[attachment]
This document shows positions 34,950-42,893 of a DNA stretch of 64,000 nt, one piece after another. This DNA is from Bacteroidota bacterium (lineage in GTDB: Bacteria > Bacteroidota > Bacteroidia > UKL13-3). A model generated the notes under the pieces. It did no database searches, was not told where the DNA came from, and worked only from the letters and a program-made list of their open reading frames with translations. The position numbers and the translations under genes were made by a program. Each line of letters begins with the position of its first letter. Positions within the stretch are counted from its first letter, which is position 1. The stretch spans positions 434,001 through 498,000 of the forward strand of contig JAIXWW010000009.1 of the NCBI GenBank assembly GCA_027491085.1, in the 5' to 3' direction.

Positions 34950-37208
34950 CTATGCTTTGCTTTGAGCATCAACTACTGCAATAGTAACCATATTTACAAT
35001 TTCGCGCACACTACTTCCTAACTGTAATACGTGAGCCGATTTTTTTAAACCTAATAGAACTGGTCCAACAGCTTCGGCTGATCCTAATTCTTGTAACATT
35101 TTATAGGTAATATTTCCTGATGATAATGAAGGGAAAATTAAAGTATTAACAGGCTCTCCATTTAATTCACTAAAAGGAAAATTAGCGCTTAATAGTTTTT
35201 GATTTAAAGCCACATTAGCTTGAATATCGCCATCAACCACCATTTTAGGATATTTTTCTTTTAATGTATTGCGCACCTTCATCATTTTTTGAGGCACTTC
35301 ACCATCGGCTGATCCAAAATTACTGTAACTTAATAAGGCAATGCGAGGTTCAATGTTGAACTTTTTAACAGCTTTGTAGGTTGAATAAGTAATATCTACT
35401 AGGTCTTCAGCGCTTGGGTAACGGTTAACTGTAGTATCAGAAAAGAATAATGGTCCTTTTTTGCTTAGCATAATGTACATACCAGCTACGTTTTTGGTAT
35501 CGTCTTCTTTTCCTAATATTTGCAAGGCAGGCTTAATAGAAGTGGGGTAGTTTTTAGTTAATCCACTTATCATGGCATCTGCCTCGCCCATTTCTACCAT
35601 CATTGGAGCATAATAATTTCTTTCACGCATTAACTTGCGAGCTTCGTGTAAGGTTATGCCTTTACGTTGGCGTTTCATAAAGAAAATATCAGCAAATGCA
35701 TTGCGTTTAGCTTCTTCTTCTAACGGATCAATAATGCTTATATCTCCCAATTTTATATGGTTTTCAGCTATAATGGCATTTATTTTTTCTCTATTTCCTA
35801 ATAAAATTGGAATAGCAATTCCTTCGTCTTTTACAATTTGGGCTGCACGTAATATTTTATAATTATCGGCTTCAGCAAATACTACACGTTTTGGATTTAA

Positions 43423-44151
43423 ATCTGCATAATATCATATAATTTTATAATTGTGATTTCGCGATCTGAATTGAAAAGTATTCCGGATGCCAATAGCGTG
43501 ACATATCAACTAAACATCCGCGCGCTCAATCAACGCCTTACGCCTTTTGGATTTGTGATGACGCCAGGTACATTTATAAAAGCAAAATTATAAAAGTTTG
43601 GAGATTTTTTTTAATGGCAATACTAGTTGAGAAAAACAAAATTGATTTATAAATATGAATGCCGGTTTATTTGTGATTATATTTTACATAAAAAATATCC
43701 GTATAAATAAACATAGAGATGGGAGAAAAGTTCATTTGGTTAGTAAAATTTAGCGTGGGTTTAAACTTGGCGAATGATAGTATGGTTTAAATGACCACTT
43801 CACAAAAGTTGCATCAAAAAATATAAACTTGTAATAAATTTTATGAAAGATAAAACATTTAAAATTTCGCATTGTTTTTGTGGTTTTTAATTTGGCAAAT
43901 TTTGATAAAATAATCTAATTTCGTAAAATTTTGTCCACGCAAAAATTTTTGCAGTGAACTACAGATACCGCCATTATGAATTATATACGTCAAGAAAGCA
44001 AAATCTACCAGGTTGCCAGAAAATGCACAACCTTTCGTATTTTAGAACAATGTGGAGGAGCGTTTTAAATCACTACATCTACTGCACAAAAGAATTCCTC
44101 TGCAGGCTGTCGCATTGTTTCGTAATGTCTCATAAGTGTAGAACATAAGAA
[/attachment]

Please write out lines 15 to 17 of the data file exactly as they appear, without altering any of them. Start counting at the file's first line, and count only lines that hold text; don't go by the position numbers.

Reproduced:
43501 ACATATCAACTAAACATCCGCGCGCTCAATCAACGCCTTACGCCTTTTGGATTTGTGATGACGCCAGGTACATTTATAAAAGCAAAATTATAAAAGTTTG
43601 GAGATTTTTTTTAATGGCAATACTAGTTGAGAAAAACAAAATTGATTTATAAATATGAATGCCGGTTTATTTGTGATTATATTTTACATAAAAAATATCC
43701 GTATAAATAAACATAGAGATGGGAGAAAAGTTCATTTGGTTAGTAAAATTTAGCGTGGGTTTAAACTTGGCGAATGATAGTATGGTTTAAATGACCACTT